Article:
October 2013 Newsletter

Posted By on November 7, 2013

“Today I have given you the choice between life and death, between blessings and curses. I call on heaven and earth to witness the choice you make. Oh, that you would choose life, that you and your descendents might live!” . . . Deuteronomy 30:19



Thank You Owen by Rev. Dr. James I. Lamb

Many of you know that I do not hesitate to speak about our grandchildren. We have another, Owen James Lamb, son of Heather and Aaron. Unfortunately, Owen only lived for twenty-one weeks in the womb. He developed a tumor nearly as large as he was that required pre-natal surgery. But the tumor was so invasive and vascular that his little heart finally gave out.

We are thankful for the surgical team who cared for Heather and Owen. They always treated him as the little human person he was. They referred to him as the “baby,” and, when they found out his name, as Owen. He received sedation for his surgery through his mom and was given pain medication directly. He was given meds to try and stabilize his heart. Chest compressions were performed for twenty minutes before giving in to the inevitable.

A nurse washed Owen and placed him in a tiny receiving blanket with one of those little preemie stocking caps on his head. He was brought to Aaron as we waited for Heather to arrive in the recovery room. After a while, he gave our little grandson to me. Owen was as warm as the tears running down our cheeks—and very cute if you don’t mind me saying. I pulled back the blanket a bit and held his little hand. His fingers were very long, slender, and delicate. His legs, too, were quite long. He would have been an NBA star I’m sure.

I have held up the twenty-week Touch of Life fetal model hundreds of times over the years to show high school students seated in an auditorium or pre-school students sitting on a floor. I will never hold it the same way again. Over the years I know I have grown numb to the reality of who that model represents. Thank you, Owen, for bringing that real­ity back to me. Thank you, Owen, for restoring in me a sense of urgency about what we do at Lutherans For Life.

As I was tucking Owen back into his blanket, I had to lift one of his arms to position it properly. I suddenly found myself weeping for other “Owens,” those who had such arms torn from his or her tiny body in an abortion because of a culture that says, “It’s good.” “It’s your right.” “You really have no other choice.” Thank you, Owen, for reminding me again of the horribleness of abortion.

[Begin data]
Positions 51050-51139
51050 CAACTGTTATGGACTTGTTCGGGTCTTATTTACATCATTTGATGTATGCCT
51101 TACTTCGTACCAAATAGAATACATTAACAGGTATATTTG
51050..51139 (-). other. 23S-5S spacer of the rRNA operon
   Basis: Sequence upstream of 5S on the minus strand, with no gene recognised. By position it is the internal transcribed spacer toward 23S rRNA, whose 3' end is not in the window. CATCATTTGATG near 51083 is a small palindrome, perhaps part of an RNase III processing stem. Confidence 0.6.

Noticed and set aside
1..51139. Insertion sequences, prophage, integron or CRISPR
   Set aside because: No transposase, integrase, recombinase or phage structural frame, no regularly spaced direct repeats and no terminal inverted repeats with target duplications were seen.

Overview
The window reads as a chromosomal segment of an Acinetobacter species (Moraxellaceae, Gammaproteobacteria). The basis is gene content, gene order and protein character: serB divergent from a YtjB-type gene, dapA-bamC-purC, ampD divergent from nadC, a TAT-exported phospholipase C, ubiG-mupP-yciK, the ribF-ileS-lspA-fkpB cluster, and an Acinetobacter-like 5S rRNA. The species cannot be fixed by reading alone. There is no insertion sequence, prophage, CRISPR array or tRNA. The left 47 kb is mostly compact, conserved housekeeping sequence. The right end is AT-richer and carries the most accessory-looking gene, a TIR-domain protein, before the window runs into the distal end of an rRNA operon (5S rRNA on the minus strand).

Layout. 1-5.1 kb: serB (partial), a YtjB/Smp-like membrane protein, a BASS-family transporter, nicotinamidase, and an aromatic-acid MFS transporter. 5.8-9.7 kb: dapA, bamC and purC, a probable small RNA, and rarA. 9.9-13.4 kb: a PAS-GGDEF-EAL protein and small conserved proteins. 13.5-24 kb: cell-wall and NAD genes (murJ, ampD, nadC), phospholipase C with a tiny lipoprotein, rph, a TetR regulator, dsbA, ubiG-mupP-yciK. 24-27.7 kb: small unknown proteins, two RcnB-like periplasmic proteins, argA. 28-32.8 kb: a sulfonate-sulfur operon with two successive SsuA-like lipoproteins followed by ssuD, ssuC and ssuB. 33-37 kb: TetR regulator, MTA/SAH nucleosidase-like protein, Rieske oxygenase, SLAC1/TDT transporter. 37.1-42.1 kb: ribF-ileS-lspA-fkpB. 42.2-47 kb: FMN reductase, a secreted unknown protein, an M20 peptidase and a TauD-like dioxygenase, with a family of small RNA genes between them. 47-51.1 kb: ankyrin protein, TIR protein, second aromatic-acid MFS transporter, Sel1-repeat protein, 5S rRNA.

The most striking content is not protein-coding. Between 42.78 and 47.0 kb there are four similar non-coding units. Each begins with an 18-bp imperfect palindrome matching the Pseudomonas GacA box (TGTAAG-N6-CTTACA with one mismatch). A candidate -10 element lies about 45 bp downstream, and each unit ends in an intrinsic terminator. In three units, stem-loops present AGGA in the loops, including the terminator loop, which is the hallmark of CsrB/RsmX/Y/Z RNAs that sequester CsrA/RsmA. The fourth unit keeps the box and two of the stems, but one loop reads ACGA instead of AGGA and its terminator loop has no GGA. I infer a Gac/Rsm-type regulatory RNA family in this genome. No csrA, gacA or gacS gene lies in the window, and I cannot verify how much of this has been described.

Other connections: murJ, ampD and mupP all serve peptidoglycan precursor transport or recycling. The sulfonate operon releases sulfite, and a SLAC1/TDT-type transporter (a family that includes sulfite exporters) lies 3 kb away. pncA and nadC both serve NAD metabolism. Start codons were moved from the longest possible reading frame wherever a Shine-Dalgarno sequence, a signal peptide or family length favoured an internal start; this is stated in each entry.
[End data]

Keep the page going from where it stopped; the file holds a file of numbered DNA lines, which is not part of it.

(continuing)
Soon after, one of the doctors came in, put his arm around Aaron, and said, “You know, the guy I believe in knows what it’s like to lose a Son.” Yes, He does! And He knows what it is like to receive a son back through resurrection. Because of that we can all face whatever circumstances in our lives with a living hope (1 Peter 1:3).

I am grateful that the Lord allowed me to touch you, Owen. But please know you touched me in ways that perhaps I will be able to share with you someday in the resurrection. Thank you, Owen.


Who so happy as I am, Even now the Shepherd’s lamb?

And when my short life is ended, By His Angel host attended,

He shall fold me to His breast, There within His arms to rest.

(I Am Jesus’ Little Lamb, LSB 740)


Death Dinner Parties: People Gather over Dinner to Discuss Dying

by Steven Ertelt | Washington, DC | LifeNews.com

The new craze in the Manhattan social scene isn’t related to the latest cocktail, the newest bar or the next fabulous dance club. Instead, top socialites are gathering together for old-fashioned dinner parties with a new twist:  a conversation about death and dying.

At a Manhattan dinner party, the former CEO of Citigroup Inc. mixed it up with guests at his Fifth Avenue to sip wine and discuss their plans for how they want to go.

From a report:

“I think about it a lot and talk about it very little,” Landauer said to the group, which included a filmmaker, a private school principal, and a professional storyteller. Not to be confused with a macabre parlor game, the evening was conceived to confront real-life issues wrapped up in death and dying that few people like to acknowledge, let alone talk about at a dinner party. Would I want a feeding tube? Does dad want to die at home? What happens to my kids if I die in an accident along with my spouse?

Those questions are getting asked more frequently. Over the past month, hundreds of Americans across the country have organized so-called death dinners, designed to lift the taboo around talking about death in hopes of heading off conflicts over finances and medical care — and avoiding unnecessary suffering at the end of life. It’s a topic that is resonating as baby boomers, born from 1946 to 1964 deal with the passing of their parents, even as they come face-to-face with their own mortality.

About 70 percent of adults don’t have a living will, a legal document detailing the medical interventions they’d want or not want if unable to communicate, according to the Pew Research Center. As many as 30 percent of Americans 65 and older don’t have a will detailing what should happen with their assets, a Pew survey found. If those discussions don’t happen ahead of an illness or death, it can leave family members conflicted over what to do.

Death cafes are popular in Europe, according to Wesley Smith.


Learn how Lutherans for Life educate on End of Life issues. We have a booklet “Mercy at Life’s End” written by John T. Pless an Assistant Professor at Concordia Seminary Fort Wayne.


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